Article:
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At the Mind Your Language blog at The Guardian, Maddie York is fulminating over woman used as an adjective:

"I am a subeditor at the Guardian. I am a woman. I am not a woman subeditor. But 'woman' and its plural seem to be taking over the role of modifier, so that now, there is no such thing, as far as much of the media is* concerned, as a female doctor, a female MP or a female chef. Instead you hear or read about a woman doctor, a woman MP and so on."

She senses condescension: "There would be no real problem if we used both 'woman' and 'man' as modifiers, but we don’t, so the implication is that a “woman manager” is a modification of the standard or natural form, or something slightly less than the full version. It behaves like 'junior': doctor, woman doctor, junior doctor, for example. Doctor – male implied – is the standard, woman and junior the variants. They are the not-quite-doctors."
And she has backup: "As far as the Guardian style guide is concerned, it is simply wrong to use 'woman' and 'women' in this way, because, it says, they are not adjectives." 
Let's take a moment to unpack where Ms York is right-headed and wrong-headed. 

I'm sure that a subeditor at The Guardian is aware of English's polymorphous parts of speech. You can insist that woman is a noun and not an adjective, but that doesn't make it so. English freely makes use of nouns as adjectives: have you sat in a window seat or closed a cellar door? So the "not an adjective" stuff is merely careless overstating of "I don't like using it as an adjective.

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Then there's the recency illusion. Dave Wilton responds at Word Origins to Ms. York's article by pointing out that woman has long since been used as an adjective, pointing to an example in Wycliffite translation of the Bible in the late fourteen century, along with any number of later examples.

As to Ms. York's personal tastes, tastes vary. When women were first ordained to the priesthood in the Episcopal Church forty years ago,** woman priest was the term many of them favored, because the use of female as a noun (another polymorphous part of speech) for non-human species ("the female of the species is more deadly than the male") carries disagreeable overtones.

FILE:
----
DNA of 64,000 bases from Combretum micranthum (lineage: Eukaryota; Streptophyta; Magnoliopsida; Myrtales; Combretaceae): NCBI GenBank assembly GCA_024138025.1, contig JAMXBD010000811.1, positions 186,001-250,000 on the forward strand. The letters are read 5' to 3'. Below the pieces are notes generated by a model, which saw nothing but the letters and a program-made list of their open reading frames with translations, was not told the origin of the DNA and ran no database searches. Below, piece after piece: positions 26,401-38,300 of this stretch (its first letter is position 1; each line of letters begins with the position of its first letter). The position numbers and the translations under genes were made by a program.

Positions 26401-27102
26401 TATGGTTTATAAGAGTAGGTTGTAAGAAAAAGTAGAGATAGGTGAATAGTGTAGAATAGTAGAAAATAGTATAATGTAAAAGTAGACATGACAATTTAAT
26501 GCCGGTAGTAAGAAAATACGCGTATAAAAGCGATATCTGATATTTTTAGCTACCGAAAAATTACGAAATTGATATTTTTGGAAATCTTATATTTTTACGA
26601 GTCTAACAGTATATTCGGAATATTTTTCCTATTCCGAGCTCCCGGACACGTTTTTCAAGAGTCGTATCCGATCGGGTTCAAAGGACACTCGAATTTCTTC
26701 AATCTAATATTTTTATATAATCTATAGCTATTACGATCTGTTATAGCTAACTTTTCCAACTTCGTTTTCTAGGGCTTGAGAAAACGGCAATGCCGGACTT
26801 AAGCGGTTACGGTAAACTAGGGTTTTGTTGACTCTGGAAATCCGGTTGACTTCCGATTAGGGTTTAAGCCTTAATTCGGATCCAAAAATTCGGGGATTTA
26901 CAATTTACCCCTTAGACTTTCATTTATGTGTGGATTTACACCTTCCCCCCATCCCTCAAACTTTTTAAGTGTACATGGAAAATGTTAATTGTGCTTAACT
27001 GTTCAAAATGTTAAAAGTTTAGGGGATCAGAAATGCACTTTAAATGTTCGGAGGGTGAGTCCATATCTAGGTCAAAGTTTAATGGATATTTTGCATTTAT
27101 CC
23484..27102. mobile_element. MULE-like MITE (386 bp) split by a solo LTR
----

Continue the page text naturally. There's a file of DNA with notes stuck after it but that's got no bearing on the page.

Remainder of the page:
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Ms. York is, however, on to something when she sniffs for sexist condescension. After all, "woman driver" was a staple leitmotif for hack comedians of the 1950s and 1960s, and we have discarded poetess. But now that the Church of England has belatedly figured out that once you ordain a woman a priest there is no obstacle to consecrating her as a bishop, women in miters will be a novelty, and woman bishop will be a handy term for talking and writing about them.

Ms. York and the Guardian's style guide are entitled to their preferences, but if they want to impose them on the rest of us, they will need better arguments.

Addendum: A comment on Facebook by Ian Loveless clarifies the technical point:

Believe it or not, nouns can, will, and do modify other nouns attributively. There is no need to reclassify every noun in the dictionary as an adjective just so we can explain how they can do this. Furthermore, these types of modifiers fail every test for an adjective devised by linguists, specifically modification by an adverb (she can't be a "very woman" doctor) and gradation (she can't be "womaner" than her sister). As Geoffrey Pullum says, "A noun is a noun".

 

*I believe that the Guardian style guide holds that media is a plural.

**I am pleased to be able to say that I attended the first public Eucharist in Syracuse, N.Y., at which the "irregularly" ordained Rev. Betty Bone Schiess presided.

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